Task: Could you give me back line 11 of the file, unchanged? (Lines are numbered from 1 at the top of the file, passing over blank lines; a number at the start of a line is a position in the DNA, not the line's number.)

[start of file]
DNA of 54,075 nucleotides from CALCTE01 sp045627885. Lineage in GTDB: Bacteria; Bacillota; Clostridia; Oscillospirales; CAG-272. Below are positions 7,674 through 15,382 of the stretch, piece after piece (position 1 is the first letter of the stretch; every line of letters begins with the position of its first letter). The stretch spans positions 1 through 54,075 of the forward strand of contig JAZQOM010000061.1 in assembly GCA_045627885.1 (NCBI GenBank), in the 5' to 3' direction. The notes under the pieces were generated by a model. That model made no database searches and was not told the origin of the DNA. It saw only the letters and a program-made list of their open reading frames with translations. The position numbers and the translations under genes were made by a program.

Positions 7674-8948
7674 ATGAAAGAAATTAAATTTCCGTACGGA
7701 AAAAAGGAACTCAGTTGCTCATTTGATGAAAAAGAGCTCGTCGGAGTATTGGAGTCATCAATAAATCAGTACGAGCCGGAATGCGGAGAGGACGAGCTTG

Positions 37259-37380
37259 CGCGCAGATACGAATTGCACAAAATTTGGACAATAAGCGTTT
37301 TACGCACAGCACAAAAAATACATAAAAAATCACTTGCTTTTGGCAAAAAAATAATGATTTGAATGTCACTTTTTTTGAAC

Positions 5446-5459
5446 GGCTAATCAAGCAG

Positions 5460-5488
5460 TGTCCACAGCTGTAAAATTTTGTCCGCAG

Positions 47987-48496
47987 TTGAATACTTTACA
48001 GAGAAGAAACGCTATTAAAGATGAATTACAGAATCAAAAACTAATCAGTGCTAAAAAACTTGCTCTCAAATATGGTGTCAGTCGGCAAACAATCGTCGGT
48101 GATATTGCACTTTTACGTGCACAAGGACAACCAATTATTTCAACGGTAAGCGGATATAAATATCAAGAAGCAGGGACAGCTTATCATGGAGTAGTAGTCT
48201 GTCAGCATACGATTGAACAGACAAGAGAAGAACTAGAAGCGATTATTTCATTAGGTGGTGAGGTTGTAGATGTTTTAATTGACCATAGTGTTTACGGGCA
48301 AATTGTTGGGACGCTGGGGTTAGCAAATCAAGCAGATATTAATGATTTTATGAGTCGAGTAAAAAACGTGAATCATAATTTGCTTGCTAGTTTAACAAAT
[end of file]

5460 TGTCCACAGCTGTAAAATTTTGTCCGCAG